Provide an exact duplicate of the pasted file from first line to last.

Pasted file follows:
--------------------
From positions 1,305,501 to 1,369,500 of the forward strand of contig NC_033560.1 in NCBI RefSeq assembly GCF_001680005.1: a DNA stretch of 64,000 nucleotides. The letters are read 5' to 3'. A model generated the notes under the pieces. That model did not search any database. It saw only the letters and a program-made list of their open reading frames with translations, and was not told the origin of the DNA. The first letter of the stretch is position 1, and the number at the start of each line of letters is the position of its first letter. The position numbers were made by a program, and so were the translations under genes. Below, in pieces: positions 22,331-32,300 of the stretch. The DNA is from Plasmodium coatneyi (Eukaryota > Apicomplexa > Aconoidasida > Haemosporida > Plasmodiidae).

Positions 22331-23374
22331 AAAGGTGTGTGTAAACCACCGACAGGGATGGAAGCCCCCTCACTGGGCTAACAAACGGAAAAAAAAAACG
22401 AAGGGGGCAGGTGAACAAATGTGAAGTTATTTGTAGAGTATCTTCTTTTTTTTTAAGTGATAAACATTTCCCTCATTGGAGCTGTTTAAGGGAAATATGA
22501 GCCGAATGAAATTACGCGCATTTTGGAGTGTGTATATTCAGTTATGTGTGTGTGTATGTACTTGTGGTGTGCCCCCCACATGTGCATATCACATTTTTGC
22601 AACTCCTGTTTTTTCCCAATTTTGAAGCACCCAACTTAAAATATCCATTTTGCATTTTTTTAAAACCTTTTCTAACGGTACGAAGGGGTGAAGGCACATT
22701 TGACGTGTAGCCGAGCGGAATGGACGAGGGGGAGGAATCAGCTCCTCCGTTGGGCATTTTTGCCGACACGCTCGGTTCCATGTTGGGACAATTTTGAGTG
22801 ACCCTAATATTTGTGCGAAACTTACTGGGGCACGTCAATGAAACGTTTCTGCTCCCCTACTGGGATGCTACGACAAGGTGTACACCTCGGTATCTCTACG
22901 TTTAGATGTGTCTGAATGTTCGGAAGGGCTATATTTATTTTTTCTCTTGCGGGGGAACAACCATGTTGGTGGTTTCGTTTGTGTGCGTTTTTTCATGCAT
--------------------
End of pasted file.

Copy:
From positions 1,305,501 to 1,369,500 of the forward strand of contig NC_033560.1 in NCBI RefSeq assembly GCF_001680005.1: a DNA stretch of 64,000 nucleotides. The letters are read 5' to 3'. A model generated the notes under the pieces. That model did not search any database. It saw only the letters and a program-made list of their open reading frames with translations, and was not told the origin of the DNA. The first letter of the stretch is position 1, and the number at the start of each line of letters is the position of its first letter. The position numbers were made by a program, and so were the translations under genes. Below, in pieces: positions 22,331-32,300 of the stretch. The DNA is from Plasmodium coatneyi (Eukaryota > Apicomplexa > Aconoidasida > Haemosporida > Plasmodiidae).

Positions 22331-23374
22331 AAAGGTGTGTGTAAACCACCGACAGGGATGGAAGCCCCCTCACTGGGCTAACAAACGGAAAAAAAAAACG
22401 AAGGGGGCAGGTGAACAAATGTGAAGTTATTTGTAGAGTATCTTCTTTTTTTTTAAGTGATAAACATTTCCCTCATTGGAGCTGTTTAAGGGAAATATGA
22501 GCCGAATGAAATTACGCGCATTTTGGAGTGTGTATATTCAGTTATGTGTGTGTGTATGTACTTGTGGTGTGCCCCCCACATGTGCATATCACATTTTTGC
22601 AACTCCTGTTTTTTCCCAATTTTGAAGCACCCAACTTAAAATATCCATTTTGCATTTTTTTAAAACCTTTTCTAACGGTACGAAGGGGTGAAGGCACATT
22701 TGACGTGTAGCCGAGCGGAATGGACGAGGGGGAGGAATCAGCTCCTCCGTTGGGCATTTTTGCCGACACGCTCGGTTCCATGTTGGGACAATTTTGAGTG
22801 ACCCTAATATTTGTGCGAAACTTACTGGGGCACGTCAATGAAACGTTTCTGCTCCCCTACTGGGATGCTACGACAAGGTGTACACCTCGGTATCTCTACG
22901 TTTAGATGTGTCTGAATGTTCGGAAGGGCTATATTTATTTTTTCTCTTGCGGGGGAACAACCATGTTGGTGGTTTCGTTTGTGTGCGTTTTTTCATGCAT